Getting an aspiring pedal pusher on his or her own rig usually starts with the tricycle and progresses to a child’s bike with training wheels. The sidewalk, driveway or the soft grass of the backyard are safe places to get started. Be patient and creative in your attempts to shed training wheels. Hard-packed sand or dirt can be perfect launch pads for the first solo attempt. Whatever happens, be encouraging…riding a bike is a major milestone for any child!
Even if your babies can’t yet ride themselves, you can still introduce them to the joy of cycling while getting a workout for yourself. Two options dominate the offerings for carrying very young children: trailers and child seats.
Tots can ride along as soon as they are old enough to: sit up on their own, fit a child’s helmet and not be upset by any jarring motions of a bike or trailer. Most pediatricians suggest this is at least 12 months of age, but some parents prefer 18 months.
Bike trailers provide a safe, efficient and lasting way to include young children in family bike adventures. They mount to the rear of an adult bike, allowing the pint-sized passengers to take in the scenery (or sleep, as most eventually do). Most have room for multiple children and the stuff that usually goes with them. Cloth or plastic flaps shield passengers from road debris and rain. Many trailers also convert to strollers by attaching a small wheel to the front. Trailers do require a wider turning radius, so a little practice is essential.
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1 Carry a first aid kit in your bike bag or trailer. While it's more likely that you'll need it at a destination that on the raod, you'll be glad you have it.
2 Teach kids bike commuting early. If they've been riding with you to the pool all summer, eventually riding to school will be a piece of cake.
3 Don't want to leave the family pooch behind? Secure Rover in a bike trailer with the kids. They will keep each other company throughout the ride.
4 Create a destination. "Let's go for a ride!" may not hold as much air as "Let's all ride to get ice cream!"
5 Stop frequently. Little legs and little lungs need many short breaks. Even that ride to the ice cream parlor may include a stop at the playground.
6 Kids like dressing up. Look for kid-szied jerseys, shorts and gloves to help with comfort and create excitment around riding. And don't forget the helmets!
7 Get the seat height correct - high enough that kids get proper leg extension, but not so high that they can't stop quickly or put a food on the ground.
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These lightweight seats are usually formed of plastic, and mount to the back of an adult bicycle’s frame. Child seats are great for smaller children (weighing less than 35 lbs.), and keep them close for good communication. Most have shields to protect little feet from moving wheels. Models vary by amount of padding, straps, weight and max load limits.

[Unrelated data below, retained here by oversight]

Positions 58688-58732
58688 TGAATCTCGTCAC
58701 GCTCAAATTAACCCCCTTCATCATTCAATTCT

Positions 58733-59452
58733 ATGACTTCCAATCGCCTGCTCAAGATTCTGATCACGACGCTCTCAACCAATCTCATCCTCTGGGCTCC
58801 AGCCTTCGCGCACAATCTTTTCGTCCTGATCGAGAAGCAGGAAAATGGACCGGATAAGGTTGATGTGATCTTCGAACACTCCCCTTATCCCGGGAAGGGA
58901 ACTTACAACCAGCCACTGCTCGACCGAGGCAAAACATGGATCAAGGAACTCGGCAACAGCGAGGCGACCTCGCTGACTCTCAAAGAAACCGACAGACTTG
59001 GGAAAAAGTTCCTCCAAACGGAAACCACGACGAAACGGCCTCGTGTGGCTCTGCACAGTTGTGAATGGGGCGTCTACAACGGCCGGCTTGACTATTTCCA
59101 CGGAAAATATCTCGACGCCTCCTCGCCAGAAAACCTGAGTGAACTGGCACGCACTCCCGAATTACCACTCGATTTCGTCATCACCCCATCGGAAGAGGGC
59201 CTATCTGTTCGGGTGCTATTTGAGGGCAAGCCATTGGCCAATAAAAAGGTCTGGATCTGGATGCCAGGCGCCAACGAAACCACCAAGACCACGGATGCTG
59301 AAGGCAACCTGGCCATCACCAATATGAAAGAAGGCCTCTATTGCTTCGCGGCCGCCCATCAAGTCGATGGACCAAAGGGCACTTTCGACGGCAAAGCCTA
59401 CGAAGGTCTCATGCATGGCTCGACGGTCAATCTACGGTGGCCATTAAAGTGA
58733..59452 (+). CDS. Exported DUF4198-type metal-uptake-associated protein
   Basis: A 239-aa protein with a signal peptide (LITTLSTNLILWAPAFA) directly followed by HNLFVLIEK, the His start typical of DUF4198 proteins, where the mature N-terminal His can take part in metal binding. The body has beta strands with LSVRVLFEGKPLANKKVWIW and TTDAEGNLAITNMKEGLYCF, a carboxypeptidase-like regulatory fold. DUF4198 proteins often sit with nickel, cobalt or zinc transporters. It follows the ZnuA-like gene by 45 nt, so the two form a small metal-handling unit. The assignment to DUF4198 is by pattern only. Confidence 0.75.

Balance bikes, or “scoot” bikes are a new way to teach basic balance and bike handling skills to children. These are essentially fully-functioning bicycles, with the exception of a drivetrain. They allow children to learn to ride a real bicycle, without the anxiety that can come with pedaling and the speed it produces. Boys and girls just sit on the saddle and push with their feet to propel themselves along. Once they gain confidence and a little momentum, they can lift their feet off the ground and start cruising. This method greatly eases the transition to a traditional bike. THREE'S COMPANY
Once a child has mastered riding with or without training wheels, he or she may be ready for a “third wheel” type of bike. This is a kid-sized “half bike” that attaches to and trails behind an adult’s bike. This allows kids who aren’t quite ready to ride on their own but want to come along for a ride at speeds you are both comfortable with. The adult provides the primary balance, while the child can choose to pedal or not. (Funny how they never choose to pedal up hills!) These bikes are great for teaching kids about teamwork, basic bike handling skills and the rules of the road.
SAFETY IN NUMBERS
Safety and visibility are priority one when cycling with the family. Every family member should wear a properly fitted helmet, even those riding in trailers. Ensure that you are seen by wearing bright clothing and using flags. Choose safe routes such as neighborhood bike routes, paths and trails. Remember that many kids’ bikes do not have gears or great brakes, so save the hills for your personal rides. When in doubt about mixing kids and traffic, choose the sidewalk or pick another route. Carry food and drinks to keep little muscles going and little minds motivated. EXPLORE TOGETHER
Getting the family out on the road may involve very different levels of ability. One way to maintain family bliss is to let more experienced riders head out with an adult before or after the main ride to burn off excess energy. This way, the main ride can have a negotiated “family speed”, which is enjoyable to all. Mix up your routes and ride to places you might not normally drive to in a car. And, bring the bikes along for family vacations. Today’s car racks are more secure and easier to use than ever, enabling any road trip to become a family biking adventure.
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